Don't think about it too long now, willyaz? And before you jump to conclusions about the dataset used by Hernan, the quoted 920% total inflation figure isn't the official State beancouter INDEC version which is rightly considered a tissue of lies; that's the parallel IPC version, the one that's used to whack into INDEC by government opposition parties and the country's constantly hostile mass media. Also drole is how Hernan is picking up on an article in anti-CFK newspaper La Nación and using its figures verbatim, a report that was designed to criticize the sitting administration.

Understanding climate change

The planet is warming. This statement gets agreement from 99% of scientists studying the issue and disagreement from scientists sponsored by rich people that don't like the idea. As for public reaction:

1) My parents' generation doesn't give a fuck.
2) My childrens' generation thinks it's the most important problem in the world today.
3) My generation just can't seem to make up its mind. 

Statement 1 is correct because this generation will be dead before climate change fucks up their lives.
Statement 2 is correct because this generation will still be alive when climate change fucks up their lives.
Statement 3 is correct because this generation can't decide whether it will be alive or dead before climate change fucks up their lives.

Or put another way, human beings in 2014 are doing their normal thing because the selfish fucks who run the world are still the rich people from my parents' generation. It just so happens that my kids' generation will be acting from the very same limbic self-preservation, but don't get all misty-eyed over the change when it happens, it's not going to be from altruism or touchyfeelyness about cute fuzzy monkeys in jungles or saving rare mosses in tundra zones. When it's their turn they'll be making choices and decisions that coincide with the well-being of the planetary environment, but the key word is coincide, as in coincidence. Because they'll be the same selfish fucks as we adults are, hardwire reactions don't change in 50 years and humans will continue to be selfish fucks.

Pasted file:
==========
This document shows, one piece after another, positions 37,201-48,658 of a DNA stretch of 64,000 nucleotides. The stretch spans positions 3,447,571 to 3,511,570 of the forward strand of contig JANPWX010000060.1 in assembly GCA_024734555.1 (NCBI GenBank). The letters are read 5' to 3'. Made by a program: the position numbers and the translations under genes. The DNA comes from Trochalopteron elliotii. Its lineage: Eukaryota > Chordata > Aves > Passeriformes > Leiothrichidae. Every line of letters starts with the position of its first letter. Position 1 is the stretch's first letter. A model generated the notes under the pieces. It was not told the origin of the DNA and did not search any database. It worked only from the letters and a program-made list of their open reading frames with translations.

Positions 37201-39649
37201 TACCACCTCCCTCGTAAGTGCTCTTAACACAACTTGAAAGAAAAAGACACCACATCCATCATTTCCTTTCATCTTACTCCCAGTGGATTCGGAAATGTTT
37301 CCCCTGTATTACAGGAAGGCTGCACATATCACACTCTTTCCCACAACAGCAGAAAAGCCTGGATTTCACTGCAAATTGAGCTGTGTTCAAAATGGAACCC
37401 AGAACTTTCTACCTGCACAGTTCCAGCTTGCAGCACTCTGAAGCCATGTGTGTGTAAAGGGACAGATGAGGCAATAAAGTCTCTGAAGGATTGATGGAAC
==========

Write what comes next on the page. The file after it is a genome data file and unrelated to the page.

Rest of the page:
But there is some good news: We will not destroy the planet*, so take heart from that.

PS: Did I mention the bit about selfish fucks?

*The planet will destroy us.

Chart of the day is...

...the subsequent performance of the silver mining companies tipped as excellent investments by Sean Rakhimov of "silver strategies dot com in this interview in The Gold Report dated July 16th, 2014:

Hey, you could have been lucky and picked out Santacruz Silver (SCZ.v) from his list of his expert moneymaking ideas; if you did you'd only be down 8% or so on your investment.

Rakhimov said silver would break through $26/oz and flying off to $32/oz, too. 

Gold at U$400 an ounce (the intro to IKN280, out last Sunday evening)

It was a fairly simple intro to IKN280 last Sunday, but I felt like writing it and did so. For whatever reason the feedback's been positive so what the devil, let's stick it on the blog and give it a wider airing.


Gold at U$400 an ounce